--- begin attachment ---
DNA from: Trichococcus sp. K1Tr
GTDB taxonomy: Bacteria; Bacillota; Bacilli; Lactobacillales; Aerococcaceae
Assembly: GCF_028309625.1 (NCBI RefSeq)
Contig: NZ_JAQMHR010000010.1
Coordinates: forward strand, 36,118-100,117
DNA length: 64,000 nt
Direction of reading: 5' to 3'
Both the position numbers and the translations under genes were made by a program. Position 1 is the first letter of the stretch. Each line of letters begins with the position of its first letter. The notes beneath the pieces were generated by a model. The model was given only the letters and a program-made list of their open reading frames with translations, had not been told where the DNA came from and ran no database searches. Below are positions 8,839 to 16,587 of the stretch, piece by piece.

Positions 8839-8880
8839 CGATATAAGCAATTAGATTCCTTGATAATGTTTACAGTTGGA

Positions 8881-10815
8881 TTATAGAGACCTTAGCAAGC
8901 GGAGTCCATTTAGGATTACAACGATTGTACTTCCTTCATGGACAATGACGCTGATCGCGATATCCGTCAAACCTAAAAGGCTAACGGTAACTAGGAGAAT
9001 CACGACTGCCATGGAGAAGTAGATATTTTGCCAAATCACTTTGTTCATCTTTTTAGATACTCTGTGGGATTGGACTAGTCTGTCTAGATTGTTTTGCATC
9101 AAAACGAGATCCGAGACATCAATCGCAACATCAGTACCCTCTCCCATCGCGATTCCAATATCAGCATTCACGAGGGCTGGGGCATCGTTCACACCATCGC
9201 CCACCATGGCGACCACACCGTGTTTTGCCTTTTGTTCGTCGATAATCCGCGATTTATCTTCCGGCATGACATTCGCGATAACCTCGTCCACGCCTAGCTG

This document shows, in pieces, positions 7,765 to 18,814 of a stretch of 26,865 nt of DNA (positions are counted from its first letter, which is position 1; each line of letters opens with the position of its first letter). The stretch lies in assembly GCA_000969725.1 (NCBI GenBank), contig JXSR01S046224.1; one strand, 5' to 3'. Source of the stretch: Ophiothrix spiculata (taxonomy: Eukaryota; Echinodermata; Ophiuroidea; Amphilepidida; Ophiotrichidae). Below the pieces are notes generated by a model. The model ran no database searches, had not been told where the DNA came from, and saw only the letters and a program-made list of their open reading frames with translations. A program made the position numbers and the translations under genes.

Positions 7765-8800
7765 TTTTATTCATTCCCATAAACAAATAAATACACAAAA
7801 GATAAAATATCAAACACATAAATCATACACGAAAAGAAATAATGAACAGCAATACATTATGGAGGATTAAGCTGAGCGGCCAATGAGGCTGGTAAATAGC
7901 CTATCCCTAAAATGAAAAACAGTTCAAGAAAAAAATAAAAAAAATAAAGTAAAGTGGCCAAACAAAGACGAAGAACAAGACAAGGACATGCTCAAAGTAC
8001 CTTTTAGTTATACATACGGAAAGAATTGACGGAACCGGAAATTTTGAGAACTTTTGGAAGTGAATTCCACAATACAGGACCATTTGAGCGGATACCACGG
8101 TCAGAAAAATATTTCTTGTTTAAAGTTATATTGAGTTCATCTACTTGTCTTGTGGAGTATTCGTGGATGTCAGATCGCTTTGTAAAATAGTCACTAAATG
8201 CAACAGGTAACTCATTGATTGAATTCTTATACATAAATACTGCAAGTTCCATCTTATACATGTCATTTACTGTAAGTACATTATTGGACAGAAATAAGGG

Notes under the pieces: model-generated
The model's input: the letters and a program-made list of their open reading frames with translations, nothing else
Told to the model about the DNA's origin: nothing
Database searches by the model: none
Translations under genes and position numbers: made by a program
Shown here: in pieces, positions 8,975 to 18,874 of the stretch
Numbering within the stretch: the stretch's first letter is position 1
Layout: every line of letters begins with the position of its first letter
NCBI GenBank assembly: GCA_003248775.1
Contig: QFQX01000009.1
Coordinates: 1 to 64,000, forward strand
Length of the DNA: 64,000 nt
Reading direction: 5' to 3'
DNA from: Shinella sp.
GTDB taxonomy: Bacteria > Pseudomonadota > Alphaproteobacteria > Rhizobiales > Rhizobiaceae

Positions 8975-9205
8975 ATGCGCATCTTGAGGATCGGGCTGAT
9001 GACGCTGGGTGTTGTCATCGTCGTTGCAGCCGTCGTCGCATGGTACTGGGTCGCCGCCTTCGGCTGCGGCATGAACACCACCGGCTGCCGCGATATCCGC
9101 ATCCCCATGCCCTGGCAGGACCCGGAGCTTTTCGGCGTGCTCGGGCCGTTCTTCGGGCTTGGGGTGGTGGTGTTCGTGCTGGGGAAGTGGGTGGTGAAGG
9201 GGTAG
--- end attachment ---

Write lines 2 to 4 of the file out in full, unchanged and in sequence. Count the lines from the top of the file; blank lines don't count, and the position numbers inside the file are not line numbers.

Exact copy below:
GTDB taxonomy: Bacteria; Bacillota; Bacilli; Lactobacillales; Aerococcaceae
Assembly: GCF_028309625.1 (NCBI RefSeq)
Contig: NZ_JAQMHR010000010.1